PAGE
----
Postoperative nummular eczema is a crucial diagnosis to establish because it may be misdiagnosed as surgical site infection or implant-related allergic contact dermatitis. Early and accurate diagnosis of nummular eczema in patients with orthopaedic prosthetics may prevent invasive testing and unnecessary interventions including antibiotic therapy or surgical revision, with optimal clinical outcomes and patient satisfaction. This case highlights the novel clinical presentation of postoperative nummular eczema and its varied presentation and exemplifies the wide differential diagnosis associated with postoperative nummular eczema. Given the variety of hypotheses with regard to postoperative nummular eczema pathogenesis identified in the literature, further research is required to definitively determine the etiology of postoperative nummular eczema.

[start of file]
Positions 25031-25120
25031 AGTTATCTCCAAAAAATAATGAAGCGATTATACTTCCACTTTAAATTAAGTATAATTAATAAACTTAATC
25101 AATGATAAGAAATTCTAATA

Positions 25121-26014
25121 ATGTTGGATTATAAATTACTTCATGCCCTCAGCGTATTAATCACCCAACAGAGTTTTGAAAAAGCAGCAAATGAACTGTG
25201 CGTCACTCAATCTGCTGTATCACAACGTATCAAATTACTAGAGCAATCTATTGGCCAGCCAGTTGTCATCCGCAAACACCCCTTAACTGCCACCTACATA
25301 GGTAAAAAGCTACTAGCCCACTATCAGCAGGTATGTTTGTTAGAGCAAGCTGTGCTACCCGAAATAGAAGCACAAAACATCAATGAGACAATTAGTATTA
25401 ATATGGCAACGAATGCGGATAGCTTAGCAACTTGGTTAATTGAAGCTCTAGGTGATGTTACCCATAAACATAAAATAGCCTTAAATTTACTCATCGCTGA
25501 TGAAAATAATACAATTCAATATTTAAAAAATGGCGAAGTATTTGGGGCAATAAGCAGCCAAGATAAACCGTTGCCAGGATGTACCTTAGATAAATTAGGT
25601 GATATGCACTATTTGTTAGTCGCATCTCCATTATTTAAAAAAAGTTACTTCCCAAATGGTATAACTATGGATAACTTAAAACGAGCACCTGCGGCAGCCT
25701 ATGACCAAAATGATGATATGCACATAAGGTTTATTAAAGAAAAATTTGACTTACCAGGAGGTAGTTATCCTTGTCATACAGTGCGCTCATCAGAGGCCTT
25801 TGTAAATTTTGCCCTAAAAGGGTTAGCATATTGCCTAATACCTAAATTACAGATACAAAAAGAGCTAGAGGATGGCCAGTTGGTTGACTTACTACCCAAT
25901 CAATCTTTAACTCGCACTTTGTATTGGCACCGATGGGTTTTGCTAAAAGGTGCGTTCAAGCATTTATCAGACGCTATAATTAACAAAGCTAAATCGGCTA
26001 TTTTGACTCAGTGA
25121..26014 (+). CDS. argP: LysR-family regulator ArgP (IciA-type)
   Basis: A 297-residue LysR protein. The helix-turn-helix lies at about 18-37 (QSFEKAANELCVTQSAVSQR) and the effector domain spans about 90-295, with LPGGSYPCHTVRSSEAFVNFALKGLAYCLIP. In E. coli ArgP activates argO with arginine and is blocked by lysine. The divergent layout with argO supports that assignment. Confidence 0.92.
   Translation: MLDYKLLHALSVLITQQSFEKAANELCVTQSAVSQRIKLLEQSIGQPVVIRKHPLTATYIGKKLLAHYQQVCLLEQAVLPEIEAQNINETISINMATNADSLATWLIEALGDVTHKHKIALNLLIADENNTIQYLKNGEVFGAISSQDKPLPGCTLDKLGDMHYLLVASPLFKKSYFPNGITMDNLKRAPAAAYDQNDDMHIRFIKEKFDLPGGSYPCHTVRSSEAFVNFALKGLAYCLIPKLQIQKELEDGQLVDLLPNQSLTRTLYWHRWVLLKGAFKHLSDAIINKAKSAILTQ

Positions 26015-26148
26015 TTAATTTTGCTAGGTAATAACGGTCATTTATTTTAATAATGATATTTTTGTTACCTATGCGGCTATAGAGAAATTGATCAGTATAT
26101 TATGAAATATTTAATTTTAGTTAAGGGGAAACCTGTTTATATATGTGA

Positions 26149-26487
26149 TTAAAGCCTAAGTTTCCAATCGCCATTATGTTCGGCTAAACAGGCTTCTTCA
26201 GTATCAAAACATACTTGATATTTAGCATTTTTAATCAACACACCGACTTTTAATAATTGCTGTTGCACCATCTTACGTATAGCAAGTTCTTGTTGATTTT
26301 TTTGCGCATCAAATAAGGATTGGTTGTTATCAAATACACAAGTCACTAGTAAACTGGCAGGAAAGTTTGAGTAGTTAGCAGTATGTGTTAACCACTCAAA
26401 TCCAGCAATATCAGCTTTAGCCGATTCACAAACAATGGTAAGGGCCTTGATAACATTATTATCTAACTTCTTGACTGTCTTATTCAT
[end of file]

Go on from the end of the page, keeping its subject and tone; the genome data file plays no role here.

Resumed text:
Reference: Kost Y, Shokrian N, Nazarian RS, Mattis DM, Amin B, McLellan BN, Kamara E. An unexpected postsurgical phenomenon after total knee arthroplasty: nummular eczema. A case report and literature review. JBJS Case Connect. 2023 Jan 6;13(1):e22.00345.

What is the diagnosis?

Cutaneous candidiasis


Type-IV delayed hypersensitivity, most likely to nickel


Contact dermatitis, most likely related to cobalt


Eczematous dermatitis


Sézary syndrome (cutaneous T-cell lymphoma)